White squash – scallopini

White squash – scallopini or small white ‘patty pan’ are an attractive looking squash that can be harvested either tiny or when fully matured. They taste like a simple zucchini or courgette when small and can be simply steamed or baked whole.

The mature vegetable tend (strongly inclined) towards the bland side of squash but because of their clear colour and texture can be added to dishes that have a high heat or spice content and can hold up to longer cooking times.

They can also be easily stuffed and baked etc as they hold together well and have a firm skin surface. They make an entertaining shaped self contained edible dish to cook and serve food in as well.

They can be cubed and used for textural fill in curries, soups and pastes. Tiny cubes are good as they tend to stay intact and soak up the flavours around them. Flat slices work well too as a thin wrap around a small tasty parcel of spicy food. The bright white or clear colour of the flesh is fairly persistent when cooked.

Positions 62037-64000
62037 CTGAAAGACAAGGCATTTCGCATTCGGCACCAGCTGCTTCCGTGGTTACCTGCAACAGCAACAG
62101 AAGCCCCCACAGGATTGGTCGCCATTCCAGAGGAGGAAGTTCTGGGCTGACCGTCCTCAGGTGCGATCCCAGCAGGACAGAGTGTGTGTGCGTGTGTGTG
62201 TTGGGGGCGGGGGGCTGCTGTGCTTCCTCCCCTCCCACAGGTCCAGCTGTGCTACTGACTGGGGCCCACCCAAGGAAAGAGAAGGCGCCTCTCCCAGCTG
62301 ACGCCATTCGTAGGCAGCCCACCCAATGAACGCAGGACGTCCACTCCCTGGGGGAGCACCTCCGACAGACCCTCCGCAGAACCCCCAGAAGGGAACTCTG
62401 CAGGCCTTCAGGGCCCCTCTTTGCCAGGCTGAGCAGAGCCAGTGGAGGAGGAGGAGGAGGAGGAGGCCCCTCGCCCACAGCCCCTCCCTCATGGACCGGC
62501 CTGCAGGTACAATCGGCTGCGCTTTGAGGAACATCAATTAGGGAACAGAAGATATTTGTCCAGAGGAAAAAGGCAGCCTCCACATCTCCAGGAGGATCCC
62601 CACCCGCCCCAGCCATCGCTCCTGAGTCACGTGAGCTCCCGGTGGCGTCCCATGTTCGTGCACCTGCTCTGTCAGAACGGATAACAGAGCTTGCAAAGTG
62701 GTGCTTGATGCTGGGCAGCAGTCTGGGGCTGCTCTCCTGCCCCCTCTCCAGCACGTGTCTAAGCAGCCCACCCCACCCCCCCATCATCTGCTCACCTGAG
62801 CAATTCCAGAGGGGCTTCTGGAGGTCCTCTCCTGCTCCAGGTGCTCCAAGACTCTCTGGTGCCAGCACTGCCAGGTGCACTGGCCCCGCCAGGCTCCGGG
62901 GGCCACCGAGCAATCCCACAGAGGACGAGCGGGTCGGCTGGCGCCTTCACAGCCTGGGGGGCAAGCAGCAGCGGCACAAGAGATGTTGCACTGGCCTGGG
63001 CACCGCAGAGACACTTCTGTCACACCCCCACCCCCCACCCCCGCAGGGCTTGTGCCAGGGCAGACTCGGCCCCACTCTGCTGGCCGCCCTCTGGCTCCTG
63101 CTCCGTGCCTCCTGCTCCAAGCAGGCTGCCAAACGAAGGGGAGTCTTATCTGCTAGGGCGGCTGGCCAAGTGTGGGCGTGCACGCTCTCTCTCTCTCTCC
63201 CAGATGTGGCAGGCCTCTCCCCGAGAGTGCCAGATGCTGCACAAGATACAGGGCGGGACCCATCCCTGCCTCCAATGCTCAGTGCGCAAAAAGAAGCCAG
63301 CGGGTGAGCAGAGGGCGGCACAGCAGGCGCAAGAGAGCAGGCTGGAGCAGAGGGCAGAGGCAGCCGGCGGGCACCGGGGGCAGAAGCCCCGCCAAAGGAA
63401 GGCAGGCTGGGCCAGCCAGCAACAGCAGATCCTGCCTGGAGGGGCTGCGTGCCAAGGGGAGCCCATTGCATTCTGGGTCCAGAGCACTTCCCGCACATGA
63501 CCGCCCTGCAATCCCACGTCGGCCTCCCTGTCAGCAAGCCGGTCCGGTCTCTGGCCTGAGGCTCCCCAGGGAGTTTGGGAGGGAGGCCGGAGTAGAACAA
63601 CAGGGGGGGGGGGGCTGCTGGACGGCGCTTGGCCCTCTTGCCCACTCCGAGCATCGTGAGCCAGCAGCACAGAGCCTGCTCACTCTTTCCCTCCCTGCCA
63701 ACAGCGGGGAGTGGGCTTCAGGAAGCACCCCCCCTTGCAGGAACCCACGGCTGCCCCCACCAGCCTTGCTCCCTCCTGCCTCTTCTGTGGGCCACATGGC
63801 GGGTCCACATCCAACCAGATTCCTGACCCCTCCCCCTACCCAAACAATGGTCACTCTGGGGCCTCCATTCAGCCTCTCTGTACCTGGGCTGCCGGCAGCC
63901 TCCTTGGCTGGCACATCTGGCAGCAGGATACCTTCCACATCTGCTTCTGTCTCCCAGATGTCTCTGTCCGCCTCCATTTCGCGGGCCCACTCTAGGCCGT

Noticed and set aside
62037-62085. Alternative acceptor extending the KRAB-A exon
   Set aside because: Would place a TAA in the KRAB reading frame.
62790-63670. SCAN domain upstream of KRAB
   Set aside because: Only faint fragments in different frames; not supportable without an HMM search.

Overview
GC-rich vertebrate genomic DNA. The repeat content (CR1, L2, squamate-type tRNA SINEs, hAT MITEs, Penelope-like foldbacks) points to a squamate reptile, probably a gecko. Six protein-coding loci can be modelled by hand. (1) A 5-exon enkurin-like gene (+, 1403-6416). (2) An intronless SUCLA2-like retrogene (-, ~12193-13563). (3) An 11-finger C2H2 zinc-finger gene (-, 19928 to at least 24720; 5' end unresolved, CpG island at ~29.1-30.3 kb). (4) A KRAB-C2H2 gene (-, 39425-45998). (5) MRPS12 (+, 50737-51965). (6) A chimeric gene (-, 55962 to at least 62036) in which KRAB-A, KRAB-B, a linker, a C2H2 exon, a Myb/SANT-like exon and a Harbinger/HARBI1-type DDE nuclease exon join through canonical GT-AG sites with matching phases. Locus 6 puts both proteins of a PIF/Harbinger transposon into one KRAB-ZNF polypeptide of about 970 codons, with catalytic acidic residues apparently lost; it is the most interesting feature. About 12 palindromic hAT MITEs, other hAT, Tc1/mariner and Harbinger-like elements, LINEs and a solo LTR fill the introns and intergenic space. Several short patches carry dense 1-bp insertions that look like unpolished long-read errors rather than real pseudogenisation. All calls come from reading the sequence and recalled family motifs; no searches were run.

I grow two varieties – one that is like a saucer shape and fully rounded on both sides –



and one that has pronounced scalloped edges with a flatter top and deeper base. (the seed cavity sits towards the bottom of these squashes)



They will last for a very long time if matured in the sun after harvest and stored correctly – flat, dry and cool – and keep their high water content and crispy fresh texture right into the middle of winter.

Like most of the curcubit family they love lots of heat, direct sun, heaps of manure and heaps of water (preferably from the soil and root level rather than above) and tend to stay in large leaf bush mounds rather than wandering far on vines.

They grow very well if placed on ridges of soil so the main stems and the fruit are not sitting on damp ground where they can get too wet and discolour or rot etc when unattended.

If you get white or grey mould on the leaves from too much overhead watering use a milk spray to reduce damage on the new smaller growing leaves.

I have observed that like most other curcubits they tend to grow male flowers first off and in warmer weather and then produce lots of the female flowers in cooler periods and towards the end of the season.


Bee pollination is a must for the best results on these types of squash and if you end up with dropping small fruit you may need to resort to hand pollination with a paint brush. This can be helped by planting pollinator attractors close by such as Borage.